Nucleus Accumbens (NAc) Dopaminergic D1 Receptor (D1R)-Expressing Medium Spiny Neurons (dMSNs) and their Role in Inducing Reward-Seeking Actions in Opioid Use Disorder
Background: The opioid crisis has been a challenging one to tackle, and deaths from opioid overdose continue to rise.1 Addiction to opioids is centered around firing of dopaminergic (D1/D2) medium spiny neurons (MSNs) in the nucleus accumbens (NAc) after opioid firing of Mu opioid receptors (MORs). 4 Patients recovering from opioid use disorder usually receive a maintenance opioid agonist such as methadone to prevent relapse or abuse of opioids.3 Research shows that there are drug-specific responses of D1-MSNs involved in influencing reward-seeking behavior, suggesting that targeting these MSNs could be an alternative therapeutic route for opioid use disorder.
Objective: In this review, we will discuss the significance of D1-MSNs in triggering reward-seeking behaviors in opioid use disorder, their mechanisms, and subsequent outcomes.
Search Methods: This review was written after an online search for review and primary research articles published between 2017 and 2023 from the PubMed database using the keywords: “opioid use disorder”, “nucleus accumbens”, and “dopaminergic medium spiny neurons”.
Results: While not an opioid, studies indicated that stimulation of the NAc with cocaine increased activity of MSNs with both D1 and D2 receptors, suggesting their involvement in the reward neurocircuitry.6 Furthermore, morphine stimulation of MSNs with dopaminergic receptors triggered reduced expression of D2-MSNs.7 This finding suggests that opioids are cell- and receptor- specific.7 Not only are addictive substances receptor-specific, but the subsequent targets of MSNs are tailored to the subset of dopaminergic receptors targeted. 8 While not an opioid, cocaine stimulus of NAc MSNs showed that D1+MSNs projected to the ventral tegmental area (VTA) and ventral pallidum (VP) of the brain, while D1- (D2) MSNs projected to the VP only.8 Additionally, studies involving mice showed that when drug extinction training was taught to mice conditioned to cocaine, drug-context exposure increased D2-MSN expression while mice who were made to stop cocaine immediately showed an increase in D1-MSN expression following drug-context exposure, suggesting that these neuronal receptor types are responsible for specific outcomes of addiction.9 Finally, a study with fentanyl showed that abstinence from the drug resulted in reduced dendritic complexity on D1-MSNs, and led to negative affective behavior in mice, suggesting that that D1-MSNs induce drug-seeking behavior.10
Conclusion: These studies have shown the significance of DA-MSNs in the reward neurocircuitry of opioid use disorder; specifically, D1-MSN firing is linked to drug-seeking behaviors. By focusing on alleviating the drug-seeking side effects of drug-abstinence using D1-MSNs as a target, new therapies for opioid or fentanyl use disorder could follow.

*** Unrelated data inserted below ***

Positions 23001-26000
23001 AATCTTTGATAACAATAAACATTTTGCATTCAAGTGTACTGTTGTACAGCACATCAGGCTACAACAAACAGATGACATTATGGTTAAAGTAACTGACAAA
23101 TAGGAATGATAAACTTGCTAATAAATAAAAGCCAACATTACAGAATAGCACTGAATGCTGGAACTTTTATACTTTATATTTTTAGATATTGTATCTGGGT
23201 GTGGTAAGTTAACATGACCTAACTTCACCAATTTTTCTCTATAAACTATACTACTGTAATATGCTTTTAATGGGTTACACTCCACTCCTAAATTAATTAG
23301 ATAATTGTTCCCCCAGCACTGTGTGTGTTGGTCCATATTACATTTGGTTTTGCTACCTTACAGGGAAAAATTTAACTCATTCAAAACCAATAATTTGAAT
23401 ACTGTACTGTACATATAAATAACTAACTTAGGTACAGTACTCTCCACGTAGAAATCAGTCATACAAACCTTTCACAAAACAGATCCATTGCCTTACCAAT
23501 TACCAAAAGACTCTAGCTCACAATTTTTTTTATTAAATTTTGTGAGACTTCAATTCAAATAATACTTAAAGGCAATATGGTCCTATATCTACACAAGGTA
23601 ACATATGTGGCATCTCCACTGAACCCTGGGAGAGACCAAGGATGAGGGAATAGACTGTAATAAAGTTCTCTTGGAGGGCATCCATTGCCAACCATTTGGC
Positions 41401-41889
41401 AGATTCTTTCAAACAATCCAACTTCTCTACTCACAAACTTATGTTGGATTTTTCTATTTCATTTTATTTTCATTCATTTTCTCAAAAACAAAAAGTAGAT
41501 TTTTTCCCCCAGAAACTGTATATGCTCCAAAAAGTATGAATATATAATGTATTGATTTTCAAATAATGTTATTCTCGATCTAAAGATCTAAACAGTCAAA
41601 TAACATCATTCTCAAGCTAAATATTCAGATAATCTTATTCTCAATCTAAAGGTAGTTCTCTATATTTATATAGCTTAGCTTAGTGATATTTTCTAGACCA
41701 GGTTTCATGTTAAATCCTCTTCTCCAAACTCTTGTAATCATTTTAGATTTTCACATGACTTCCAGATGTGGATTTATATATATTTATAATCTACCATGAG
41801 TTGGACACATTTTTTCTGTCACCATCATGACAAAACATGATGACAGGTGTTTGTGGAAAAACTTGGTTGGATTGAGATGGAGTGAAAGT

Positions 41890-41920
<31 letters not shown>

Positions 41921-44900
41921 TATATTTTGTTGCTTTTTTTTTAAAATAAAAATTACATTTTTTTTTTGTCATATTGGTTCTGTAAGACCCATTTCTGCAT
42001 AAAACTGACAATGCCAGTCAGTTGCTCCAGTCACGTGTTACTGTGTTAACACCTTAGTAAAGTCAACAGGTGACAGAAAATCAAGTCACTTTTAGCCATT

- Volkow ND, Blanco C. The changing opioid crisis: development, challenges and opportunities. Mol Psychiatry. 2021;26(1):218-233. doi:10.1038/s41380-020-0661-4
- Allichon MC, Ortiz V, Pousinha P, et al. Cell-Type-Specific Adaptions in Striatal Medium-Sized Spiny Neurons and Their Roles in Behavioral Responses to Drugs of Abuse. Front Synaptic Neurosci. 2021;13:799274. Published 2021 Dec 14. doi:10.3389/fnsyn.2021.799274
- Comer SD, Cahill CM. Fentanyl: Receptor pharmacology, abuse potential, and implications for treatment. Neurosci Biobehav Rev. 2019;106:49-57. doi:10.1016/j.neubiorev.2018.12.005
- Wise RA, Jordan CJ. Dopamine, behavior, and addiction. J Biomed Sci. 2021;28(1):83. Published 2021 Dec 2. doi:10.1186/s12929-021-00779-7
- Solinas M, Belujon P, Fernagut PO, Jaber M, Thiriet N. Dopamine and addiction: what have we learned from 40 years of research. J Neural Transm (Vienna). 2019;126(4):481-516. doi:10.1007/s00702-018-1957-2
- Soares-Cunha C, de Vasconcelos NAP, Coimbra B, et al. Nucleus accumbens medium spiny neurons subtypes signal both reward and aversion [published correction appears in Mol Psychiatry. 2019 Sep 18;:]. Mol Psychiatry. 2020;25(12):3241-3255. doi:10.1038/s41380-019-0484-3
- McDevitt DS, Jonik B, Graziane NM. Morphine Differentially Alters the Synaptic and Intrinsic Properties of D1R- and D2R-Expressing Medium Spiny Neurons in the Nucleus Accumbens. Front Synaptic Neurosci. 2019;11:35. Published 2019 Dec 20. doi:10.3389/fnsyn.2019.00035
- Baimel C, McGarry LM, Carter AG. The Projection Targets of Medium Spiny Neurons Govern Cocaine-Evoked Synaptic Plasticity in the Nucleus Accumbens. Cell Rep. 2019;28(9):2256-2263.e3. doi:10.1016/j.celrep.2019.07.074
- Roberts-Wolfe D, Bobadilla AC, Heinsbroek JA, Neuhofer D, Kalivas PW. Drug Refraining and Seeking Potentiate Synapses on Distinct Populations of Accumbens Medium Spiny Neurons. J Neurosci. 2018;38(32):7100-7107. doi:10.1523/JNEUROSCI.0791-18.2018
- Fox ME, Wulff AB, Franco D, et al. Adaptations in Nucleus Accumbens Neuron Subtypes Mediate Negative Affective Behaviors in Fentanyl Abstinence. Biol Psychiatry. 2023;93(6):489-501. doi:10.1016/j.biopsych.2022.08.023